Man Without A Face, The
Entertainment: +3 1/2
Acceptability: -1 1/2

Charles Norstadt (Nick Stahl) is a troubled young teenager in Cranesport, Maine, in 1968. He dreams of attending prep school, then going on to the Naval Academy and becoming a fighter pilot, just like his late father. Also, he can't stand living with his dysfunctional family - his mother, his older sister, and a half sister. The problem is, he can't pass the school's entrance examination. During the summer Charles becomes friends with Justin McLeod (Mel Gibson), a disfigured recluse who was once a teacher at a boarding school. Justin is referred to as "the Freak." Charles, somewhat of an outcast himself, asks McLeod to tutor him. Rumors about McLeod swirling about in the small town prevent Charles from telling his mother about his new friend. When Charles' older sister tells him the truth about his abusive, alcoholic father, Charles is crushed, and seeks solace in McLeod. Unfortunately, Justin is falsely accused of sexually abusing Charles because of the mysterious circumstances surrounding his accident. Despite Charles' protestations that nothing has happened, the local judge prevents McLeod from seeing Charles. THE MAN WITHOUT A FACE is an engaging, well-crafted drama, with commendable themes of unconditional love and forgiveness.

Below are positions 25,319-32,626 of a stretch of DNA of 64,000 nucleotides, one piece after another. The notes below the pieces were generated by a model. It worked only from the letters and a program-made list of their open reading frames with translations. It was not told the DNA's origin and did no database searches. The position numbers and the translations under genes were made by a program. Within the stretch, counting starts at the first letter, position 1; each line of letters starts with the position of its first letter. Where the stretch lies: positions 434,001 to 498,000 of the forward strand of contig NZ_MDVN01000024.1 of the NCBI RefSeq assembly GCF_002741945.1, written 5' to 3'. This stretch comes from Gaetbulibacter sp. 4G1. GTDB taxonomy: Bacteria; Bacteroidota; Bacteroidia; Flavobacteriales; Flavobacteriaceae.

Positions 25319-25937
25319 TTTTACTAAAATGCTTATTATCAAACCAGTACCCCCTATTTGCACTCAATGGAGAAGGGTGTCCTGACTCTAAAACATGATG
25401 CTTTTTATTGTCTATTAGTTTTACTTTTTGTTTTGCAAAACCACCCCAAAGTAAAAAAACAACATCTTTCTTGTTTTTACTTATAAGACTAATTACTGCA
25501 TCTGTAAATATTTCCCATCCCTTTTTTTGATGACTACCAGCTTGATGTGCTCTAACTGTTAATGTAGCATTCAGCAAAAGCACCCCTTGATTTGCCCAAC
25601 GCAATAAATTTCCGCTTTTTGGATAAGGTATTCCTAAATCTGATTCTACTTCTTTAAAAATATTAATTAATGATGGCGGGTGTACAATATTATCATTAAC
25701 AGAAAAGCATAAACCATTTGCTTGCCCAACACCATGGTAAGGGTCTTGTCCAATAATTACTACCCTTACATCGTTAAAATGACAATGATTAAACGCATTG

McLeod teaches Charles many valuable lessons about life: the rewards of hard work, perseverance, and, obviously, "you can't tell a book by its cover," along with Latin and history. Regrettably, MAN WITHOUT A FACE fails the test of objectionable material. Language includes many obscenities and some other vulgarities, many of them uttered by kids. There is one scene of implied sex, with Charles' sister and boyfriend beneath blankets on a bed. Nudity is limited to the upper portion of two female mannequins in Justin's attic - he is an artist as well as a teacher and uses them for models. Children smoke cigarettes, and adults drink socially, some to the point of inebriation. The subject of sexual child abuse is handled tastefully. Although it's a film about a child, it is not a children's movie. Adults will find it engrossing and heartwarming. However, the film's language prevents our wholehearted recommendation.

Preview Reviewer: Pete Zimowski
Distributor: Warner Brothers, 4000 Warner Blvd., Burbank, CA 91522

Crude Language: Many (10) times - Mild 4; Moderate 6
Obscene Language: Many (13) times (f-word 1; s-word 6; other 6)
Profanity: Few (4) times - Regular 1 (GD); Exclamatory 3
Violence: None
Sexual Intercourse: Upper halves of two female mannequins
Nudity: Once implied (girl and boyfriend, no nudity)
Homosexual Conduct: None
Sexually Suggestive Action/Dialog: None
Drug Abuse: Youngsters shown smoking, depicted neutrally; adults drink socially, consequences of hangover shown.
Other: None
Running Time:
Intended Audience:

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